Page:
“Since the word of the king is authoritative, who will say to him, ‘what are you doing?’” —Ecclesiastes 8:4
Emancipation Proclamation Announced,
September 22, 1862
n his First Inaugural Address, President Abraham Lincoln stated that “I have no purpose, directly or indirectly, to interfere with the institution of slavery in the States where it exists. I have no lawful right to do so, and I have no inclination to do so.” Eighteen months later, September 22, 1862, he issued a preliminary Emancipation Proclamation that if the “states in rebellion” do not stop fighting and return to the Union, he would declare all the slaves in the Confederacy to be free. The lack of a “lawful right” had not changed, but his inclination obviously had. Why? The slaves behind Union lines in Kentucky, Maryland, many counties in Virginia and parishes in Louisiana would remain enslaved in either case. Again, why? The answers to that complicated situation are interesting and controversial.
Abraham Lincoln (1809-1865)
His first photographic presidential portrait
Crowds gather as Lincoln is sworn in as President at the yet unfinished US Capitol building, March 4, 1861. His First Inaugural Address followed this ceremony.
Lincoln in 1857 immediately prior to Senate nomination, Chicago, Illinois
Presumably, had the Confederates stopped fighting and rejoined the Union, there would have been no emancipation. Such an outcome would have been consistent with President Lincoln’s stated purpose for the war — to restore the Union only — and also in line with Republican policy since the Party’s creation in 1854. The issue of slavery for most Republicans focused on keeping slavery in the South and preventing its spreading to the territories. As Abraham Lincoln stated in one of the first addresses for the Party in Peoria, Illinois in 1854, “the whole nation is interested [in whether slavery goes into the new territories]. We want them [the territories] for the homes of free white people. This they cannot be to any considerable extent, if slavery shall be planted with them.” The Party platform of 1860 stated explicitly that they would not interfere with slavery in the southern states. The abolitionists did not like the moderate Lincoln. As a tiny but vocal minority, the abolitionists themselves were execrated by a large portion of the northern people. So what had changed since the election of 1860?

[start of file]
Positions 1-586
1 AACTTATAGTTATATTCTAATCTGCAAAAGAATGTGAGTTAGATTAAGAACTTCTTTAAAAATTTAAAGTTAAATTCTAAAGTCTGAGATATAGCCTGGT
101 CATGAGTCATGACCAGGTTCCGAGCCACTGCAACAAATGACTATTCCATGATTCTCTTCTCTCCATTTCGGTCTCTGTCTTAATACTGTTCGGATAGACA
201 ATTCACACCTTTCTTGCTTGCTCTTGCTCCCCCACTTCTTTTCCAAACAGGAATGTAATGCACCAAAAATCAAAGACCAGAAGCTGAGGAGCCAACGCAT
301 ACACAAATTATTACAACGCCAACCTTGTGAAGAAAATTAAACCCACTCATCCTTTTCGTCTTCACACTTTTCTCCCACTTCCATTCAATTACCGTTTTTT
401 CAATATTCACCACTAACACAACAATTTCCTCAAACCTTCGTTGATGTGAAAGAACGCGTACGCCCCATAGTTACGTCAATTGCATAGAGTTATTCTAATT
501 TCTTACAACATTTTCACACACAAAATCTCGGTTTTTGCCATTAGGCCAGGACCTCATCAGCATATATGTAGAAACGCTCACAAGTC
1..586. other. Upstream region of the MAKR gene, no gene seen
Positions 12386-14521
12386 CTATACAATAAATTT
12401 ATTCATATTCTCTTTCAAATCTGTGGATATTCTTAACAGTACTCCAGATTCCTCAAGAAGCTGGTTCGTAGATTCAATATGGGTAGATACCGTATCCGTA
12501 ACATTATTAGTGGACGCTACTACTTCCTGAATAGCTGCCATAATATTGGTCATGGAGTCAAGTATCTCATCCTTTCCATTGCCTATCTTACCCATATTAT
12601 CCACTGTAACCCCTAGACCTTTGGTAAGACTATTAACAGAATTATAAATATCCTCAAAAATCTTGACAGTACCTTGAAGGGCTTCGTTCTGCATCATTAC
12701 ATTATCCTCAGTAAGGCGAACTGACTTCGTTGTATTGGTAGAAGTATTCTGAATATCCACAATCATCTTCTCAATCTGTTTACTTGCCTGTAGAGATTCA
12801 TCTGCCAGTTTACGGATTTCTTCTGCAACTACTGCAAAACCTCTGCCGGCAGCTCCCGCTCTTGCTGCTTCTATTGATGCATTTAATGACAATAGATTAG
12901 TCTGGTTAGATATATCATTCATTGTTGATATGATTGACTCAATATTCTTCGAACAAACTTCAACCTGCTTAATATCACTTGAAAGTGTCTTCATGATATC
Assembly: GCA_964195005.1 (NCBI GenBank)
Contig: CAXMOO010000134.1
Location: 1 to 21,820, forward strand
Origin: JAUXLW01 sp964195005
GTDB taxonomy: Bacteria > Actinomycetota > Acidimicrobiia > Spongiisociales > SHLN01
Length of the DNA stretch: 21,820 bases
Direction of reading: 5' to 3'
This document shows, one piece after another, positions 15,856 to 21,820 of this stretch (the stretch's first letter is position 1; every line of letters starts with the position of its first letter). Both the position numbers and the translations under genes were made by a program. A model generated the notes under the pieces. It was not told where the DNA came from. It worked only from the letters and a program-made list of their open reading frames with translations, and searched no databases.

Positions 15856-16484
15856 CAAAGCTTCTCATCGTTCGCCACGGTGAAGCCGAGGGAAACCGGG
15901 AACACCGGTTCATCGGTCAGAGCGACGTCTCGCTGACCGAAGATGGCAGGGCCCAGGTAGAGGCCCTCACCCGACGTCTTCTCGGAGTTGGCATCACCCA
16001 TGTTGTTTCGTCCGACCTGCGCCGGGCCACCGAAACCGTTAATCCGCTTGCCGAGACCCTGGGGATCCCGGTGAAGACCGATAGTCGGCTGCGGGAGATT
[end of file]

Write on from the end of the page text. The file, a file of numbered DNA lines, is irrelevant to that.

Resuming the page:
A US map depicting areas covered by the Emancipation Proclamation in red and slave-holding areas not covered in blue
The Union armies in the Eastern Theatre of the war had suffered a string of notable defeats — twice at Manassas, around Richmond in the failed Peninsula Campaign, and elsewhere. Finding a general whose strategic vision matched his own had proven elusive. Both Northern and Southern politicians believed that European powers were considering recognizing the Confederacy as a new nation. Mr. Lincoln — well known as a political pragmatist and under fire from a spectrum of Northern newspapers and politicians — found a way through a declaration of emancipation to theoretically damage the Confederate war effort, leave slaveholders outside Confederate-held territory in possession of their slave property, create a new motivation for fighting the war that might mollify both abolitionists and Britain, yet continue to move his plan ahead to restore the Union. When he floated the idea of the Emancipation Proclamation to his cabinet in July, some were strongly opposed; Secretary of State Seward suggested he wait till a significant Northern military victory could give credence to the idea that the North could still win the war.